The UK now a one party state?

  • #1
SW VandeCarr
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Far leftist Jeremy Corbyn won the election for the British Labour Party leadership as expected. He was the incumbent leader since 2015.. He won based on the support of constituent party members, but with almost no support from the parliamentary Labour Party. The party is expected to split leaving the Conservative Party with no significant opposition for the foreseeable future. I'm not aware of this happening in the UK at any time in recent history except the for the WW2 coalition. Among democracies, Japan has long been a one party state, but not without a fair amount of corruption. What's the opinion of UK PF members? Is one party rule OK or not? I need a break from our US election.

http://www.nytimes.com/2016/09/25/world/europe/jeremy-corbyn-labour-party-leader.html?_r=0
 
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  • #2
PeroK
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The Labour Party may have little chance of winning the next election under Corbyn, although you never know. Nevertheless, this leaves the UK far from being a one-party state.

The Conservatives themselves were largely wiped out in 1997 and took until at least 2005 to recover, before returning as the main party in the coalition government following the 2010 election.
 
  • #3
SW VandeCarr
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The Labour Party may have little chance of winning the next election under Corbyn, although you never know. Nevertheless, this leaves the UK far from being a one-party state.

Why is it far from a one party state? The parliamentary party (PLP) overwhelming opposes Corbyn's far left positions. How can there be an effective opposition with this kind of split between the PLP and the CLP? Most of the members of the shadow cabinet resigned after the Brexit vote. How can one unify the party of Tony Blair/David Miliband and the party of Jeremy Corbyn?
 
  • #4
PeroK
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Why is it far from a one party state? The parliamentary party (PLP) overwhelming opposes Corbyn's far left positions. How can there be an effective opposition with this kind of split between the PLP and the CLP? Most of the members of the shadow cabinet resigned after the Brexit vote. How can one unify the party of Tony Blair/David Milibrand and the party of Jeremy Corbyn?

If it was a one party state, the Conservatives would have simply appointed their candidate as the major of London.

Out of 650 parliamentary seats the Conservatives won 331 at the last election. That's a slim majority. By contrast, in 1997 Labour won 418 seats.

The Labour Party might be in serious trouble and it might split and it might mean that the Conservatives are almost guaranteed to be the single biggest party after the next election. Even so, there's no guarantee they will have an outright majority.

Finally, the Conservatives are not entirely united, so they don't need many rebels on their own side to lose a vote in parliament.
 
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PeroK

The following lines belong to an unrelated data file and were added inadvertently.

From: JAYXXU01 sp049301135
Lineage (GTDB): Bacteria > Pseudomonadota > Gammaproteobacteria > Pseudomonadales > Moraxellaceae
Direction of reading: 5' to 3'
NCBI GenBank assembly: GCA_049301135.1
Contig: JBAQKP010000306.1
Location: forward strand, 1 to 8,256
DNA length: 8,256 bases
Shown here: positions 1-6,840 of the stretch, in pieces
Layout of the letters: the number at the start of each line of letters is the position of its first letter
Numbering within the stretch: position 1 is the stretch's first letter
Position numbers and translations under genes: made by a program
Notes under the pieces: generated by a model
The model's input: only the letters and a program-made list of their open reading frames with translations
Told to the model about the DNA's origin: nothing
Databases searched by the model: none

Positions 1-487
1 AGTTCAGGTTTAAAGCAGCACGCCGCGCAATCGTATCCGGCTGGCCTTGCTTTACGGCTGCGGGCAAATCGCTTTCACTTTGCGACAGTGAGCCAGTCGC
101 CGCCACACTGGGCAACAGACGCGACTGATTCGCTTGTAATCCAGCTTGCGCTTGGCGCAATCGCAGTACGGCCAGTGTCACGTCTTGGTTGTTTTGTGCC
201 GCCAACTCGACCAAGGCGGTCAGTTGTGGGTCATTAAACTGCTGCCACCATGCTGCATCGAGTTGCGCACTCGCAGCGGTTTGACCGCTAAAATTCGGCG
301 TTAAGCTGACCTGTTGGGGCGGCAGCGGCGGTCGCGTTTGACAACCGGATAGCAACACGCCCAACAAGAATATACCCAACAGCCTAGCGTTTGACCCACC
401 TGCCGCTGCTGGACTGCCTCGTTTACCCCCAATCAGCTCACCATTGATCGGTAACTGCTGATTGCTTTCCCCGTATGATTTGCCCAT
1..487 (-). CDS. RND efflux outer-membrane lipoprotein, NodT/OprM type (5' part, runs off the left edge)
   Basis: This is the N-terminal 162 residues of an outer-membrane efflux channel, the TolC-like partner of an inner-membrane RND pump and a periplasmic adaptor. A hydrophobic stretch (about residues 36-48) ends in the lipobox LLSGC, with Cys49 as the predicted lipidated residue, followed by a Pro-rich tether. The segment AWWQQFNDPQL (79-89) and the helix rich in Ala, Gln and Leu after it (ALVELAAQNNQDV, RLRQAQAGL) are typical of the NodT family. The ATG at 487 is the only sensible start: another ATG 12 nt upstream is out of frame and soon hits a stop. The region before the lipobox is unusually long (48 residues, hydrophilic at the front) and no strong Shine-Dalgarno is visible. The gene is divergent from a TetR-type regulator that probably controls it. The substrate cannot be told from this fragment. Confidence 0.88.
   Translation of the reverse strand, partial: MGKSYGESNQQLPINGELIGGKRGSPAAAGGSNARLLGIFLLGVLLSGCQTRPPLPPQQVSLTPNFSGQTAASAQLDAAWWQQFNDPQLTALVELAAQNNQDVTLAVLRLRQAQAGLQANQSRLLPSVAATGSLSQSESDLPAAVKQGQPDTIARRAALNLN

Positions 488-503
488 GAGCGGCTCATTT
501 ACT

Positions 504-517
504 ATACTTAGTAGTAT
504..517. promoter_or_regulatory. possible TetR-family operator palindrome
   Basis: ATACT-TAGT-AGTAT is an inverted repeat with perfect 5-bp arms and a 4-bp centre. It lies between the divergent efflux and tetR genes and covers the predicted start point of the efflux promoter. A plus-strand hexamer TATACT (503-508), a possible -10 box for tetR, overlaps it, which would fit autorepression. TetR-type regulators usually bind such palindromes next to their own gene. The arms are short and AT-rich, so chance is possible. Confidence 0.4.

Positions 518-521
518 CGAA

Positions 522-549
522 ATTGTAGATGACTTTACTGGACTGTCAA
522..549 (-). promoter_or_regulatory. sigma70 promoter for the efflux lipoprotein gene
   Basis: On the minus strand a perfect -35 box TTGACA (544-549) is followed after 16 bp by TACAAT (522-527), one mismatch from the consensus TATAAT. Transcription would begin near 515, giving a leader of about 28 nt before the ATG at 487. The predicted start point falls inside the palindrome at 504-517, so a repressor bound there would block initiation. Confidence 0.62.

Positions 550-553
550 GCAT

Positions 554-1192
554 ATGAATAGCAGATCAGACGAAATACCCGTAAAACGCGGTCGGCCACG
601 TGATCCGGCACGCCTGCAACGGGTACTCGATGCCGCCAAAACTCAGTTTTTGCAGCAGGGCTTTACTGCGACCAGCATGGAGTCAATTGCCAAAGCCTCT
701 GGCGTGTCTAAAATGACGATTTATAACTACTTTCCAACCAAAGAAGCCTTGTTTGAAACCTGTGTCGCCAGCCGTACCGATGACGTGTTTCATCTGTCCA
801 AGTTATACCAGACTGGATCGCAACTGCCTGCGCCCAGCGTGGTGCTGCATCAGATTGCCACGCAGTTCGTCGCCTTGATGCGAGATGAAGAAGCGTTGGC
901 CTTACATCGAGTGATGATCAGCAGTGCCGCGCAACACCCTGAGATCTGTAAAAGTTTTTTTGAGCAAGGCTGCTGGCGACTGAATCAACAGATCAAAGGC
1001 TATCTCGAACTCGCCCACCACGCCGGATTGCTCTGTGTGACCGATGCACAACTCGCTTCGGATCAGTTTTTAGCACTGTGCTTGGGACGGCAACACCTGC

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An interesting point is what would happen if Scotland gained independence. Currently the SNP (Scottish National Party) has 56 out of 59 seats in Scotland. There is only one Labour, one Conservative and one LibDem. If Scotland left, the Conservatives would have a large majority in what was left of the UK and would have something closer to free reign.

Ironically, of course, the Conservatives campaigned strongly for Scotland to remain in the UK.
 
  • #6
Vanadium 50
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Mr. Corbyn seems not have winning elections and forming a government as his highest priority.

Single parties in democracies tend to be unstable. Japan's LDP has historically dominated, but the DPJ has been in power. The better counter-example would be Mexico's PRI, and even they eventually were toppled.
 
  • #7
SW VandeCarr
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An interesting point is what would happen if Scotland gained independence. Currently the SNP (Scottish National Party) has 56 out of 59 seats in Scotland. There is only one Labour, one Conservative and one LibDem. If Scotland left, the Conservatives would have a large majority in what was left of the UK and would have something closer to free reign.

Ironically, of course, the Conservatives campaigned strongly for Scotland to remain in the UK.

I suppose that would be the proper patriotic position for the Conservatives. A party probably shouldn't appear to encourage a partial breakup of the UK (unless it's the SNP). Does it seem likely? I would guess that the SNP is in some kind of secret negotiations with EU officials and would need a positive signal that they could fast track membership in the EU before they would call for another election on independence.
 
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  • #8
PeroK
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I suppose that would the proper patriotic position for the Conservatives. A party probably shouldn't appear to encourage a partial breakup of the UK (unless it's the SNP). Does it seem likely? I would guess that the SNP is in some kind of secrete negotiations with EU officials and would need a positive signal that they could fast track membership in the EU before they would call for another election on independence.